A Slough aid worker reports from the Pakistan floods

A Slough aid worker reports from the Pakistan floods
# 11 August 2010 01:08 (UTC +04:00)
Baku-APA. A Slough man has been working in Islamabad in Pakistan for the past week to help people affected by devastating floods in the region, APA reports quoting BBC News.
It is believed almost 14 million people have been affected by the worst flooding in 80 years.
James Boakes works for the charity Action Aid, and says that he has been faced with "biblical scenes" as people move from flood stricken areas.
"Pakistan’s seen nothing like it in its history," he said.
"You’re seeing this mass movement of people. They are fleeing the flooding, seeking to get to dry land or shelter."
Monsoon rains
Some remote areas of Pakistan have yet to be reached by aid workers, and there are now fears that the southern province of Sindh will be the next to be swamped by the flood waters.
Mr Boakes said that his charity was providing shelter for people who had been walking for 24 to 48 hours through flood waters to reach safe camps providing aid.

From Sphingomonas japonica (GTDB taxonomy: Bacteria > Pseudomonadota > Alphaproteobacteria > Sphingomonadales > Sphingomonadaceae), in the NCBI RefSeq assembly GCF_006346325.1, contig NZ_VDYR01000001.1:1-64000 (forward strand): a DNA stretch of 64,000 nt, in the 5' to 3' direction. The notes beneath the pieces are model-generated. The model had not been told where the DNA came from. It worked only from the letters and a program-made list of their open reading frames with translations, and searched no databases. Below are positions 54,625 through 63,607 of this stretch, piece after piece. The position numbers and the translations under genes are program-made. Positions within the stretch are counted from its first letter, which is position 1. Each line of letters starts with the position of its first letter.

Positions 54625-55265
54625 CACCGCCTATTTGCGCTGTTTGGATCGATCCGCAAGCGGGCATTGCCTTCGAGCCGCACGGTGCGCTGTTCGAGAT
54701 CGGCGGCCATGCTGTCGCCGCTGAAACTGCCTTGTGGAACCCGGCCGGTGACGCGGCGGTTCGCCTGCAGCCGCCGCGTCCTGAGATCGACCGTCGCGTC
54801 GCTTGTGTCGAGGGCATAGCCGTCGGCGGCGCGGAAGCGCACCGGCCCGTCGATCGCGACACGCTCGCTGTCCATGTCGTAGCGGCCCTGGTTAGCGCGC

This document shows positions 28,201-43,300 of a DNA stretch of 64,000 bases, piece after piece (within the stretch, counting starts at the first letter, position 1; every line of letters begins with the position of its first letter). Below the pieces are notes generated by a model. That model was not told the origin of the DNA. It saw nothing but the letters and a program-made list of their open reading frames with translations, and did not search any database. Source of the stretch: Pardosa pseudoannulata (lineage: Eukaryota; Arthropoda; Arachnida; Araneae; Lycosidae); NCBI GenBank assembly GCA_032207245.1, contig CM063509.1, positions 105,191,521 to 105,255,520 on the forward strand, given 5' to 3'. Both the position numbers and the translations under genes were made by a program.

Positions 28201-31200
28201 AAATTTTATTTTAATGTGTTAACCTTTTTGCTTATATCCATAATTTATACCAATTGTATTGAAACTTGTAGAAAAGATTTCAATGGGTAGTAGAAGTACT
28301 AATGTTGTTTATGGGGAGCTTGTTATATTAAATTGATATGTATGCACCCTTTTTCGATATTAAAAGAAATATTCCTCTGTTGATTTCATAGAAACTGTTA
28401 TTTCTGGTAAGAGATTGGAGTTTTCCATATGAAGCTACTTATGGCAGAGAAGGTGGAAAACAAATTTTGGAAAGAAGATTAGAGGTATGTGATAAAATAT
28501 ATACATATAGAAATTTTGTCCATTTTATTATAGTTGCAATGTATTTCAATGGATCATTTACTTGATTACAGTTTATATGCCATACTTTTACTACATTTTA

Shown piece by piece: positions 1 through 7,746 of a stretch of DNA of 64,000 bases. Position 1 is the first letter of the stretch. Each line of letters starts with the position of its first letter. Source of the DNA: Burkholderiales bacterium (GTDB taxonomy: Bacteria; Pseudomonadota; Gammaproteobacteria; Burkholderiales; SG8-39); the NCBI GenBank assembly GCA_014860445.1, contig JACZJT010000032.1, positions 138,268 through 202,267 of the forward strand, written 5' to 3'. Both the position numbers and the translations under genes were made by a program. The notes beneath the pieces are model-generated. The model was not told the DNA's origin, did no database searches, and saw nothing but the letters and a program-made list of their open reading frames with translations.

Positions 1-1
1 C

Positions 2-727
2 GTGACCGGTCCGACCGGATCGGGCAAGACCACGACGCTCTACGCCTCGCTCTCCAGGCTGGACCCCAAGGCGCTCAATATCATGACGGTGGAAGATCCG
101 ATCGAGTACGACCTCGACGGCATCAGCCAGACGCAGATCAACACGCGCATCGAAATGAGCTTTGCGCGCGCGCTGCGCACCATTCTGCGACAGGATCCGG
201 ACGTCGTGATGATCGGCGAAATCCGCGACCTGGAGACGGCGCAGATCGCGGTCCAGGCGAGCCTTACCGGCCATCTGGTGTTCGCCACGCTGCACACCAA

"On the ground, what we have is relief centres that are providing the bare basics," he said. "That’s shelter, food, quite often raw food allowing people to cook up their own traditional meals.
"Also crucially, we provide access to doctors and medicine."
Mr Boakes said that the situation on the ground in Pakistan continued to change.
"It’s very much a moving situation," he said.
"You’ll be aware that the flooding down the River Indus is affecting the Sindh province in the South.
"The monsoon rains continue to fall across the country."
Mr Boakes said that parts of northern Pakistan, such as the mountainous region of the Swat Valley, were completely cut off.
"You’re talking about a region the size of England that’s been flooded," he said.
"Resources absolutely are stretched."
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